Our results imply that the Arabian wolves in the southern Negev Desert have become habituated to the intensive usage of their habitat by humans. Arabian wolves are largely omnivorous and opportunistic feeders. A detailed analysis of 777 wolf scats in the southern Negev Desert revealed that 51.4% contained vegetative material, 37.2% human garbage, and 62.5% hair from cow carcasses. Only 6.3% of scats contained native mammals (gazelles, hares), excluding small rodents. Carrion was obtained at pits where dead livestock were frequently dumped. The above findings suggest that most food of wolves was scavenged. Such dietary composition has apparently enabled the Arabian wolf to live around humans but avoid conflict by shifting away from systematic predation on livestock. Reports of wolves in North America feeding on garbage are sparse, but Italian wolves obtain 60-70% of their food from the open garbage dumps of nearby villages.
Mendelssohn (1982) classified the wolf population of the Negev Desert into two separate populations. Our data on dispersal distances of wolves suggested that this division is probably not justified. We recorded four individuals (17.4% of the collared individuals) that dispersed 100-150 km N of our study site. Population genetics theory predicts that only a few migrants are sufficient to prevent significant divergence among subpopulations resulting from random genetic drift. The number of individuals exchanged per average wolf lifetime (ca. 5 years) between the two wolf populations in the Negev Desert is probably greater than a few individuals. Therefore, it is unlikely that these wolf populations can remain genetically separated with such a high exchange rate. Furthermore, the range of body weights of adult male and female wolves at our study site were not different from the values outlined by Mendelssohn for the desert C. . pallipes....This evidence suggests that wolves in the Negev Desert should be considered as a single continuous population.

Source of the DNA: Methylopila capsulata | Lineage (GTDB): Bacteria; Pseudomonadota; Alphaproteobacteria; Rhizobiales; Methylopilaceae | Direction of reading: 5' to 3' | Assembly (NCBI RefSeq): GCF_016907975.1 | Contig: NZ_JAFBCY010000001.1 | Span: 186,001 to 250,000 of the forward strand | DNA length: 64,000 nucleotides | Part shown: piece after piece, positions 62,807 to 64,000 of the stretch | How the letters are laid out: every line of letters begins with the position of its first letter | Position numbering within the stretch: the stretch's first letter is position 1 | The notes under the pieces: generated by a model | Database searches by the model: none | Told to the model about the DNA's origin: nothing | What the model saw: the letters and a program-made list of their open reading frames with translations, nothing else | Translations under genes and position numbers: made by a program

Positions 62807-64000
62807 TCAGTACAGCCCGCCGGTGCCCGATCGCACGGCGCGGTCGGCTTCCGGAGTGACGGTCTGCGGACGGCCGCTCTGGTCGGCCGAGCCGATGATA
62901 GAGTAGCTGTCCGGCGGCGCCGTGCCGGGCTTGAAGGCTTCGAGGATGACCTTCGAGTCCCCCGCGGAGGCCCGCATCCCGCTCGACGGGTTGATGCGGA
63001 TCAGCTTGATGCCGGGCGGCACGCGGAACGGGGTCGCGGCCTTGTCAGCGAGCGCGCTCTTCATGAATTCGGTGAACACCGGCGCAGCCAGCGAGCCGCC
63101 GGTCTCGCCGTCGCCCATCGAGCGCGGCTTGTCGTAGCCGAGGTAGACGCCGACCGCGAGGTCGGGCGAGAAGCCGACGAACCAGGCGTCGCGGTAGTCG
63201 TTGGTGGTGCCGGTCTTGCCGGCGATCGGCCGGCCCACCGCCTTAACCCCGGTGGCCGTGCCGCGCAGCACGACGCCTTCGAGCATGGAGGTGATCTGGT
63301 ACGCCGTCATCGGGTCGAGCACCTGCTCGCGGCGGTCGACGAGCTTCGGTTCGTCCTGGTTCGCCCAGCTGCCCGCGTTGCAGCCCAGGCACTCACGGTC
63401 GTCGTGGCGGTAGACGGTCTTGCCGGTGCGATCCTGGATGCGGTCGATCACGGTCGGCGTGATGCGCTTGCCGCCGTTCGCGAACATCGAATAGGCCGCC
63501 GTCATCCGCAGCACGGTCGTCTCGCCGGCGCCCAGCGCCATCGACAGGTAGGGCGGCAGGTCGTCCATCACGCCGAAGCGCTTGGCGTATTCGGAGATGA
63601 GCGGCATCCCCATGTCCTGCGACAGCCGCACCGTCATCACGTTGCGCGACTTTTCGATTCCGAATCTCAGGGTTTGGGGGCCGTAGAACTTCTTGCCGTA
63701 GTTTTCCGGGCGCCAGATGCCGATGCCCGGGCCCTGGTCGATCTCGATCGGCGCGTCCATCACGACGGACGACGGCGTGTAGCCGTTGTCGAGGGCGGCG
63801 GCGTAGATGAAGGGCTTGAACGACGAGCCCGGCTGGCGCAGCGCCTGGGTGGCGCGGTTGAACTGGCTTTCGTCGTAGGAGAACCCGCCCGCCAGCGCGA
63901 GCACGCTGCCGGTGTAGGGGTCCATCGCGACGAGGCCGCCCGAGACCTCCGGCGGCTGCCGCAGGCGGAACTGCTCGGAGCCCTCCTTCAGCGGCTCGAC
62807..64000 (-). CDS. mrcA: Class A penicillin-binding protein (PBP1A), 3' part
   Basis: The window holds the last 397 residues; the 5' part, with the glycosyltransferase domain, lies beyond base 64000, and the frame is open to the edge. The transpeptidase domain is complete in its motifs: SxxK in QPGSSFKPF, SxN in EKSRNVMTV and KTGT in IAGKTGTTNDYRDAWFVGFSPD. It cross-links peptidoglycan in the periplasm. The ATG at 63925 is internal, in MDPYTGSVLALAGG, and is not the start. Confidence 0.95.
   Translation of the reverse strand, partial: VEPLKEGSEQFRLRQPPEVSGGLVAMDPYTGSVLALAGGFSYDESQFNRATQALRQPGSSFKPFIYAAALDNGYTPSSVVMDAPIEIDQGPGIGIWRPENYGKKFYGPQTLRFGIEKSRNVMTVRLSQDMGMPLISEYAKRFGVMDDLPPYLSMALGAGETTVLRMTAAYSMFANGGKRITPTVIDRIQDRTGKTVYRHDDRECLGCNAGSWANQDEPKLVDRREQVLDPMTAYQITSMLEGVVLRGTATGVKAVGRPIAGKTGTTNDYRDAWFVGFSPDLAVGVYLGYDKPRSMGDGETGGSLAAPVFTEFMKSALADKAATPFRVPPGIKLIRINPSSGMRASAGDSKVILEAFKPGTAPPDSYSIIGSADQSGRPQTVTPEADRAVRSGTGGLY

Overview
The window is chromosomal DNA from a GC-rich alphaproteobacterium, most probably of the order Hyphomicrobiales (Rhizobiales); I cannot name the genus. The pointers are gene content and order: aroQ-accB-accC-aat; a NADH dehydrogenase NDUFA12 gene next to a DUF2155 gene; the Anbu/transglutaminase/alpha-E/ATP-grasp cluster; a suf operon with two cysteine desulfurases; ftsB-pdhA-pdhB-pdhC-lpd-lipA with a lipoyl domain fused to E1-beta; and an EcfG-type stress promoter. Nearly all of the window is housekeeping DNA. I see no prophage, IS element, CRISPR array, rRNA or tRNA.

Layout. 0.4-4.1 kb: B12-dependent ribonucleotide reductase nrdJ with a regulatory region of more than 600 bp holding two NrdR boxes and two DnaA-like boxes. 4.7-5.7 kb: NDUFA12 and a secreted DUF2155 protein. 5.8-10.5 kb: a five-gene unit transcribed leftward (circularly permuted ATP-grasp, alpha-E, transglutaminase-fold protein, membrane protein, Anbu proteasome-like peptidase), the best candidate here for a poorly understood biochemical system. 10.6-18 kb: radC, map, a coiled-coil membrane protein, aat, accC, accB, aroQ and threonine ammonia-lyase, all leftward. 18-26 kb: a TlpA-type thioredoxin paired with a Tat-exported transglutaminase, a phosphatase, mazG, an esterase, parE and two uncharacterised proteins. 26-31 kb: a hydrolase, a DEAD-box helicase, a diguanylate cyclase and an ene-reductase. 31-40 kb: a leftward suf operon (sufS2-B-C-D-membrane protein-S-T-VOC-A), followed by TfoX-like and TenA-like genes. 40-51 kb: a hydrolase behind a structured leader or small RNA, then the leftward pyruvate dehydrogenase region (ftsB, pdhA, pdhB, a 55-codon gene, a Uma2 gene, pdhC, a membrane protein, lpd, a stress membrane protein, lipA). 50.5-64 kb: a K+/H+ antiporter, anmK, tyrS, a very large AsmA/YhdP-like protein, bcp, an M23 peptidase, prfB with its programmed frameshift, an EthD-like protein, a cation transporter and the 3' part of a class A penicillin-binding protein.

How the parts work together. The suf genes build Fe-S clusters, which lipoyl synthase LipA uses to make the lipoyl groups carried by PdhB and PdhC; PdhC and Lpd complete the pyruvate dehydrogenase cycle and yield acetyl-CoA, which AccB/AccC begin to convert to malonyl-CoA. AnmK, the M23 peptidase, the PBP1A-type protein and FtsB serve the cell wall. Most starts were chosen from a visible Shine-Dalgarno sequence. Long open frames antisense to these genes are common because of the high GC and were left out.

Figure 1: Map of the study site in the southern Negev Desert.
Figure 2: Mean seasonal number of individuals per foraging group; mean seasonal number of females per group; mean seasonal numberof males per group.
Figure 3: Habitat use based on 500 by 500 m grid cells for three Arabian wolves at the southern Negev Desert.
Table 1: Presence (+) of 23 radio-collared wolves monitored between 1991-1996 at the southern Negev Desert.
Table 2: Home range size of seven wolves radiotracked in the southern Negev Desert.